“In a manner familiar to anyone who had ever packed a car for a family trip, genial confusion gave way to impatience, then furious ultimatums, then ill-advised snap decisions.” Neal Stephenson, bestselling author
And there you sit, looking at a document titled Durable Power of Attorney and wondering what you can do because you just found out your dad has been sending $5,000 money orders – lots of them – to his online girlfriend Sexy Sheila to pay for her car repair and emergency surgery and a plane ticket to the States so she can marry him, and now it looks like you will need to swoop in and preserve what is left of his wealth.
Didn’t take you long to move from confusion to snap decision, did it?
Let me help you out. The Durable Power of Attorney is the document that your dad signed, before his present confusion, authorizing an agent – you- to manage his financial affairs. If you are in luck, it was prepared by a competent attorney pursuant to Texas law and was signed by your dad in front of a notary.
The power of attorney is a complex document. You should review it in steps.
Find Out if There’s a Co-Agent Listed
Look at the part that names agents. If you are listed first, then you get to serve. If your dad named someone to serve with you as a co-agent, then gird up and prepare to enter Hell. Co-agents can cause all sorts of problems, including exposing you to civil and criminal liability. You should talk to a lawyer before agreeing to serve with a co-agent.
Find Out When the Power of Attorney Becomes Effective
Find the language regarding when the power of attorney becomes effective. If it says words similar to “this power of attorney Is not affected by subsequent disability or incapacity of the principal,” then your authority as an agent starts now. If it says “this power of attorney becomes effective on the disability or incapacity of the principal,” then you have been given a “springing” power and you have a big problem. You have no authority to act until you can prove, to the satisfaction of a third party like a bank, that your dad is disabled or incapacitated. Springing powers of attorney are tough to enforce.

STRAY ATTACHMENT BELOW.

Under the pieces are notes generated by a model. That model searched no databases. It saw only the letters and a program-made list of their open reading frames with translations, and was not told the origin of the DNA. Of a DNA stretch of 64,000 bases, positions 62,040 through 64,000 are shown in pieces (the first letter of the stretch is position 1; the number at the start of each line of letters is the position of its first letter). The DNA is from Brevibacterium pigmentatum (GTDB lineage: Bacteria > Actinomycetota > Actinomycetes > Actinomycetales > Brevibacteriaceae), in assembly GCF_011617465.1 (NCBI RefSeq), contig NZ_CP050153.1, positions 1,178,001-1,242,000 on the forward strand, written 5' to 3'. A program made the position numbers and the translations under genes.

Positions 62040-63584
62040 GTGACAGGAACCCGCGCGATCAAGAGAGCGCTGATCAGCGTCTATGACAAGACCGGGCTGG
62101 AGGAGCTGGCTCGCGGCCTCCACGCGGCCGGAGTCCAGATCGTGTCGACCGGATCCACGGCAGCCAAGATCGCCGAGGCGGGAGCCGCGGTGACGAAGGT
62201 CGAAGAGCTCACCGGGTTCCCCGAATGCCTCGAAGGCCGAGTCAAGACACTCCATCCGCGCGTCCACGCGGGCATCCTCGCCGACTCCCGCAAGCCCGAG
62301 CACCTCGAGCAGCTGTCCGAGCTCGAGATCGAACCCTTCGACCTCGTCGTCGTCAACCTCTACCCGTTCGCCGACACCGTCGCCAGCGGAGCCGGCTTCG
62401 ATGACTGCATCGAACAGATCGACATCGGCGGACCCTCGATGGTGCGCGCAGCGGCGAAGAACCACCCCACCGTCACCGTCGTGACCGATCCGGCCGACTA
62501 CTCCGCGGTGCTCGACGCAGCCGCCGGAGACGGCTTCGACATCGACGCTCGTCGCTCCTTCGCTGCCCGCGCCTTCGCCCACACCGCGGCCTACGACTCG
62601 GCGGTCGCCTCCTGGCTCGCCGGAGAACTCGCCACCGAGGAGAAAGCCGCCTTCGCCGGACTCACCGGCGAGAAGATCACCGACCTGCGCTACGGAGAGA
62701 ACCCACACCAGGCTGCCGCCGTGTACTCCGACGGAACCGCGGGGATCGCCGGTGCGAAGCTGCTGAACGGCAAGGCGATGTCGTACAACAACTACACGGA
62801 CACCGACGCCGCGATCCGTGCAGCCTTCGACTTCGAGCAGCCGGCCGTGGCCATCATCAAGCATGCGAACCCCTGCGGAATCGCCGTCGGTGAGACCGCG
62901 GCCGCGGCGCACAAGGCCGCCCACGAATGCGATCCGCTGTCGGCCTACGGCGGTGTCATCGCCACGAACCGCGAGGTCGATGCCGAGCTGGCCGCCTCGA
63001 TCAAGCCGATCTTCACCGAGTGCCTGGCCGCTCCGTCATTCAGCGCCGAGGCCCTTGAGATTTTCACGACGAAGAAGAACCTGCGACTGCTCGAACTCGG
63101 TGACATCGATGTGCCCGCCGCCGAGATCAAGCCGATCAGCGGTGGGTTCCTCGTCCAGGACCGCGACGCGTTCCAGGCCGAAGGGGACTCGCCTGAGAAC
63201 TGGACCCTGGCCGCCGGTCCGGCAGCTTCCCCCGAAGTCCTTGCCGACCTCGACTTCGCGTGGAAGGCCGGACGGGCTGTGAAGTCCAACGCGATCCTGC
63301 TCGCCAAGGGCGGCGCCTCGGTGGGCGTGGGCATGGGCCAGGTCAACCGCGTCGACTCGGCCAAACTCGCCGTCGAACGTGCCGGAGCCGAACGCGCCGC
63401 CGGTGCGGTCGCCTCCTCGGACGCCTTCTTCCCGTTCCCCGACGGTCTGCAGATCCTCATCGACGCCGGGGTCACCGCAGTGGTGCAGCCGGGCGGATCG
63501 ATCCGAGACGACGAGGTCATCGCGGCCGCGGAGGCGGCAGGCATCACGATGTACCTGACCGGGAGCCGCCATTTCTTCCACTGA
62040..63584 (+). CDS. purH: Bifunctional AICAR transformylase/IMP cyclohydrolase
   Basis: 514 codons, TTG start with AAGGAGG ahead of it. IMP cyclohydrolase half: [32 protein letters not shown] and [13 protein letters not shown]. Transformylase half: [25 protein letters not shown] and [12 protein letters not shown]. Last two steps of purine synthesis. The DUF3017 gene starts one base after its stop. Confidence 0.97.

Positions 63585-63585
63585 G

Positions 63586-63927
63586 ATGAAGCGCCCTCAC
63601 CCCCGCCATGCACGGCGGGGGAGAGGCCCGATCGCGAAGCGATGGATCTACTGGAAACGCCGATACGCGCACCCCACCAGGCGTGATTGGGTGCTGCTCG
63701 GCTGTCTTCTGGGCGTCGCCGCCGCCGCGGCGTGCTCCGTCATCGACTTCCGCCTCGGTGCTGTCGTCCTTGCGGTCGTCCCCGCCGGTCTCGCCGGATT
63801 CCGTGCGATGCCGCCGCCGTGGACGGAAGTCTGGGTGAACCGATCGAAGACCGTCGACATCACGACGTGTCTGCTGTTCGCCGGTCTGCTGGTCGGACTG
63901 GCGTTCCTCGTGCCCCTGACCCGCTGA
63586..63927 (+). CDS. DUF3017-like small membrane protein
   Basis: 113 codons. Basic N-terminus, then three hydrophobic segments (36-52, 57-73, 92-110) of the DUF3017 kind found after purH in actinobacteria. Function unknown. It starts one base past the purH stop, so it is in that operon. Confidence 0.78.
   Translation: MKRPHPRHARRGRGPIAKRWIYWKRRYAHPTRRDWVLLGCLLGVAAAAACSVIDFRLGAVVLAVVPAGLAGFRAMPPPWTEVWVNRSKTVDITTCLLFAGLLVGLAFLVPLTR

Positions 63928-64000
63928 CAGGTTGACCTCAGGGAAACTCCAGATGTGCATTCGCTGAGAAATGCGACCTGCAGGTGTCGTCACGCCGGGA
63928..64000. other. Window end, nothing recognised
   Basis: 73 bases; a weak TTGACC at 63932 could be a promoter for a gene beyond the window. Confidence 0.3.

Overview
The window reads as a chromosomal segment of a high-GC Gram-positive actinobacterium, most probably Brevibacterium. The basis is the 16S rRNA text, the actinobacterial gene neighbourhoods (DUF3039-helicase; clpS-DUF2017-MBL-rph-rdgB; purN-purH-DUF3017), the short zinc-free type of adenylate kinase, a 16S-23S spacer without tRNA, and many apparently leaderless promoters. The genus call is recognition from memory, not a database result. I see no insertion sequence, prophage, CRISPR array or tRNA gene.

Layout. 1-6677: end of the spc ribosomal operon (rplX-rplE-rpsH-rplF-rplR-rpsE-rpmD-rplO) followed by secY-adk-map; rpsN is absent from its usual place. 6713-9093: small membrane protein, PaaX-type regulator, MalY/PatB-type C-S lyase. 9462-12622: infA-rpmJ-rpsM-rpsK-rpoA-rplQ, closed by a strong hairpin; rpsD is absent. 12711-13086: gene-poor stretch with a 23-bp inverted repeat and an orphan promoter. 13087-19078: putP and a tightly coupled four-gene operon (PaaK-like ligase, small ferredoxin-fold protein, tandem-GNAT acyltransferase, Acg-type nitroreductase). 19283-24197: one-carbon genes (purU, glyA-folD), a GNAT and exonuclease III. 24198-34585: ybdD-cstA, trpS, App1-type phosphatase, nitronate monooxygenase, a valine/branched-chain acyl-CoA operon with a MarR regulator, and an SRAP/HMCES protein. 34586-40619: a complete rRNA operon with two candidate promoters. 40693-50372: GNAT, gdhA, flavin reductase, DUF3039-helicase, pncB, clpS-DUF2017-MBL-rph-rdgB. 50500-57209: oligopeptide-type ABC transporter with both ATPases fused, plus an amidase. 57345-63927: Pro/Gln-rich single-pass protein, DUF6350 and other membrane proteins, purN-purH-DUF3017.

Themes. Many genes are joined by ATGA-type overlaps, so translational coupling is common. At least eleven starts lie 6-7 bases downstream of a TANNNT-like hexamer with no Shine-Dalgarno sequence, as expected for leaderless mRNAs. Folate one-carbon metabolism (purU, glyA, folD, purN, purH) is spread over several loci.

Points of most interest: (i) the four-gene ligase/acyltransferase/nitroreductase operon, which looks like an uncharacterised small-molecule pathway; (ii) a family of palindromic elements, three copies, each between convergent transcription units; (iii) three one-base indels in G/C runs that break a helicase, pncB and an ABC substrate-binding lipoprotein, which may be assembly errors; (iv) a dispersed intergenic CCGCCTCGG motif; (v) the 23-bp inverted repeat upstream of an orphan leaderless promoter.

Look for the Itemized Powers
Review the powers that are itemized in the power of attorney. You can exercise only those powers that are listed. A power of attorney that gives you “general” authority conveys the authority described in the Estates Code, Chapter 752. You will need to look up the statute for the full description.
Review for Hot Powers
A power of attorney could also give you “hot” powers. Those must be expressly granted in the document. These include setting up a revocable trust, making gifts, managing rights of survivorship or beneficiary designations, and delegating your authority under the power of attorney.
Research Your Power of Attorney Duties
Once you have finished reviewing the document, you should research your duties under the law. These are deceptively simple.
You have a fiduciary duty to your dad. You must put his interests above your own and inform him of your actions. Your actions as an agent will be binding on your dad. You do not have authority to act against your dad’s wishes; he retains the right to make his own decisions. Your dad can fire you as an agent at any time.
Can you use your powers under the Durable Power of Attorney to block the Sexy Sheila scam? Maybe. Check with an attorney before you take your first action. Ill-advised snap decisions can backfire.
Did You Recently Become Power of Attorney? Hammerle Finley Can Help
Attorney Virginia Hammerle, of Hammerle Finley Law Firm, is in her fifth decade of law practice. She is Board Certified in Civil Trial Law and an Accredited Estate Planner. Reach her at firstname.lastname@example.org. This column does not constitute legal advice.